spavined was our Word of the Day on 08/17/2008. Hear the podcast!
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Recent Examples of spavined from the Web
The series took a chunk out of both the recklessness of the Texas state government and out of the spavined state of the EPA and OSHA even under President Obama, the latter problems having gotten worse under the current administration.
These example sentences are selected automatically from various online news sources to reflect current usage of the word 'spavined.' Views expressed in the examples do not represent the opinion of Merriam-Webster or its editors. Send us feedback.
Did You Know?
His horse [is] . . . troubled with the lampas, infected with the fashions, full of windgalls, sped with spavins. . . . Petruchio's poor, decrepit horse in Shakespeare's The Taming of the Shrew is beset by just about every known equine malady, including a kind of swelling in the mouth (lampas), skin lesions (fashions), tumors on his fetlocks (windgalls), and bony enlargements on his hocks (spavins). The spavins alone can be enough to render a horse lame and useless. In the 17th century, "spavined" horses brought to mind other things that are obsolete, out-of-date, or long past their prime, and we began using the adjective figuratively. "Spavined" still serves a purpose, despite its age. It originated in Middle English as "spaveyned" and can be traced to the Middle French word for "spavin," which was "espavain."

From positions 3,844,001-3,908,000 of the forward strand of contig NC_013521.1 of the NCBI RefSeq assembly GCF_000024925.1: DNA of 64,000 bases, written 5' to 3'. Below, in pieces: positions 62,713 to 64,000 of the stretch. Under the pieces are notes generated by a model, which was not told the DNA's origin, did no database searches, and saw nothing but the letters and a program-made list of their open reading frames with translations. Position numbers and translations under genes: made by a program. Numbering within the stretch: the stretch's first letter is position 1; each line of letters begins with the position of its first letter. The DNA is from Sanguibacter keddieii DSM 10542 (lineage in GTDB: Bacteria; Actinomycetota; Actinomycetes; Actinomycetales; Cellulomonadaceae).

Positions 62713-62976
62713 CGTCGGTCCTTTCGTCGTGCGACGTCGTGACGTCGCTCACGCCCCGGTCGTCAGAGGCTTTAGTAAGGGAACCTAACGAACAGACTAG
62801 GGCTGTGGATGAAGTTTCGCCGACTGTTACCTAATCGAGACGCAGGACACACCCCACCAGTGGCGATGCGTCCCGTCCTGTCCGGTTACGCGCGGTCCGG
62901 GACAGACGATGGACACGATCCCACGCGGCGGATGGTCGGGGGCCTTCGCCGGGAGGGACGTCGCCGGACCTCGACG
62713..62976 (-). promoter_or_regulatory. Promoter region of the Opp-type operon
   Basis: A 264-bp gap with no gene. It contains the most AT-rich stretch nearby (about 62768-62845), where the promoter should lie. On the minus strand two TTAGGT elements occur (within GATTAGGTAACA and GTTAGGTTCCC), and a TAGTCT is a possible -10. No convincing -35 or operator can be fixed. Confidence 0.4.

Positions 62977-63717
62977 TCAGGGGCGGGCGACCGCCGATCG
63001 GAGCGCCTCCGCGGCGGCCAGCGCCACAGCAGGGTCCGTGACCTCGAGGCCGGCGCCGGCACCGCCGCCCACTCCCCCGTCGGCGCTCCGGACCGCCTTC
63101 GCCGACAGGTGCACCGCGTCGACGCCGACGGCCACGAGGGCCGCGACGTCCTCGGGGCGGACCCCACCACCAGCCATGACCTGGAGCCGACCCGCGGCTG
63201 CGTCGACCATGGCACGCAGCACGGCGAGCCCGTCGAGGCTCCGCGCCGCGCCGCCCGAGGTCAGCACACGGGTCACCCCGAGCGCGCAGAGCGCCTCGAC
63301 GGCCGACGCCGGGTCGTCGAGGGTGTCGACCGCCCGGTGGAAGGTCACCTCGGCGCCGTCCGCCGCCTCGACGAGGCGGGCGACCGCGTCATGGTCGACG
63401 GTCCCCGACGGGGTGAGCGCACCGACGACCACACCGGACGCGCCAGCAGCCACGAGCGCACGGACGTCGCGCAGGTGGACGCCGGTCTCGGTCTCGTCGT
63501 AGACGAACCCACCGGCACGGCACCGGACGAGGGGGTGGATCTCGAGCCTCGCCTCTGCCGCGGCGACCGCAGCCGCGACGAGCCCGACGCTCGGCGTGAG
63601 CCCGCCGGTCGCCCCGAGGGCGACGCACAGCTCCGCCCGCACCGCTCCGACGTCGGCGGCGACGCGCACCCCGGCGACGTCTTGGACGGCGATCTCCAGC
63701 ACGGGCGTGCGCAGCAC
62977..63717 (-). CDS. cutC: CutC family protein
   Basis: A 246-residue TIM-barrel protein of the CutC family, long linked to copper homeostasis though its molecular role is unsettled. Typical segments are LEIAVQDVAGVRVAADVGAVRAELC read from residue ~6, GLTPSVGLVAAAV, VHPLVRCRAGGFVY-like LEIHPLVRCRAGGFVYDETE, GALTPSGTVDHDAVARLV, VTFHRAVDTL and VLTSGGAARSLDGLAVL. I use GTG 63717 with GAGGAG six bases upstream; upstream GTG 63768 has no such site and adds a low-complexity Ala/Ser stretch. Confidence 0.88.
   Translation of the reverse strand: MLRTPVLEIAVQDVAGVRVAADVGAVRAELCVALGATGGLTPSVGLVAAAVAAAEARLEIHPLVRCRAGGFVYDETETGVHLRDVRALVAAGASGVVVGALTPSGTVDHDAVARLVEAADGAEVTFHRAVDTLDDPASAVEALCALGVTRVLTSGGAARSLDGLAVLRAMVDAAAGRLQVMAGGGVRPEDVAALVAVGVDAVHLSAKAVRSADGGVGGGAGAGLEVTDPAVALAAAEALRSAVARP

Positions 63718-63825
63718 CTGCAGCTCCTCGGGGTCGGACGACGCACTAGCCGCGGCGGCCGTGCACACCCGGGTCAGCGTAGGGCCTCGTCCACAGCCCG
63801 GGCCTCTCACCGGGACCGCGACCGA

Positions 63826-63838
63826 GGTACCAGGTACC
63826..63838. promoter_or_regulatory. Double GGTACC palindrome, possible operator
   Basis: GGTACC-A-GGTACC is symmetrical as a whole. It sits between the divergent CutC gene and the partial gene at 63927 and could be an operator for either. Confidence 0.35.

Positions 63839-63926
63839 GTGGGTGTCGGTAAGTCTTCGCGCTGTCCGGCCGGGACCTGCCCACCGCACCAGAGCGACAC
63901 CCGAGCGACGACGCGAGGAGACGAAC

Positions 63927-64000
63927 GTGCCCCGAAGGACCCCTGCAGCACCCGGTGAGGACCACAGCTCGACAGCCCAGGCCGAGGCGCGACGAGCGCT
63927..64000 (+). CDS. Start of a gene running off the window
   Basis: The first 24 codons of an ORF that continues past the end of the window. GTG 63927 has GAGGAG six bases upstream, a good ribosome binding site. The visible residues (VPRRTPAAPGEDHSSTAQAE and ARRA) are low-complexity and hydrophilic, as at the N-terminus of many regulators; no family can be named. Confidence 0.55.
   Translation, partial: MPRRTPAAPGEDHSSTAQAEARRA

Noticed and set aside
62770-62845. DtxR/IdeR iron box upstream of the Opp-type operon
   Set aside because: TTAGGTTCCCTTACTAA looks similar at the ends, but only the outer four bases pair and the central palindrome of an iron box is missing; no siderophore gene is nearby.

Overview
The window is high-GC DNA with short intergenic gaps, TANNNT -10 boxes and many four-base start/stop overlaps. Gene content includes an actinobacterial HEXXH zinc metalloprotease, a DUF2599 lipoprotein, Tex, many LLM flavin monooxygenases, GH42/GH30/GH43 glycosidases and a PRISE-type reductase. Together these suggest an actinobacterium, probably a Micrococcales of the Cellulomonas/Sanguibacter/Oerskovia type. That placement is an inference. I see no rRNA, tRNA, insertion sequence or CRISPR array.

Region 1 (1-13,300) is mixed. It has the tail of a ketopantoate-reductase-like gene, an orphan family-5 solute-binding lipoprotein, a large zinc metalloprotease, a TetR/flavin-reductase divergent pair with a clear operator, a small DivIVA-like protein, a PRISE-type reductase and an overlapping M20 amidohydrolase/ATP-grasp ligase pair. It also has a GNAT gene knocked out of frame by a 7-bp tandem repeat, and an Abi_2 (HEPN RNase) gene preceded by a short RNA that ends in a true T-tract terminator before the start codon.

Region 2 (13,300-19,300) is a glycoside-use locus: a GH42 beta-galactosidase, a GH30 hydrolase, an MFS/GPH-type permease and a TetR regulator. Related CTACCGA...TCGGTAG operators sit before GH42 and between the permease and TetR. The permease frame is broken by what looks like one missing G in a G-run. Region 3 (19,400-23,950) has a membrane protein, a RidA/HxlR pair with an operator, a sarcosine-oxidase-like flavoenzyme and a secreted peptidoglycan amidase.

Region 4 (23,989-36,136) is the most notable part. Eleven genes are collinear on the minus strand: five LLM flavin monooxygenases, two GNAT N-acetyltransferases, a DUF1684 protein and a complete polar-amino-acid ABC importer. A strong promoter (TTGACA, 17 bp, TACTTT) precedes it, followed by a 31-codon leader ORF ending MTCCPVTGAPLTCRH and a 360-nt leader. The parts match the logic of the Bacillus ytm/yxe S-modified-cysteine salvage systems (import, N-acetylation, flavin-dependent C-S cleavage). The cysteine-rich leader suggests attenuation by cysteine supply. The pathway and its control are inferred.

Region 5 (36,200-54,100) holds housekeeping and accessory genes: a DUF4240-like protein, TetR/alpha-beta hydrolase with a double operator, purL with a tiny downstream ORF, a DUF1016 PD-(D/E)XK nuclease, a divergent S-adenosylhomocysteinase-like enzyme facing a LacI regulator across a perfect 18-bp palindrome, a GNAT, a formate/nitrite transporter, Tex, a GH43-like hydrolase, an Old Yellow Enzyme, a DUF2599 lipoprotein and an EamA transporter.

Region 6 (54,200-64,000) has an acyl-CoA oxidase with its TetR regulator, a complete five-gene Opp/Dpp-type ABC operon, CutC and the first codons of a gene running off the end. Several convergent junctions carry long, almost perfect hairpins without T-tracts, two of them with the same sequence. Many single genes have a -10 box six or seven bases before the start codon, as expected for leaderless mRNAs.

First Known Use of spavined
Seen and Heard
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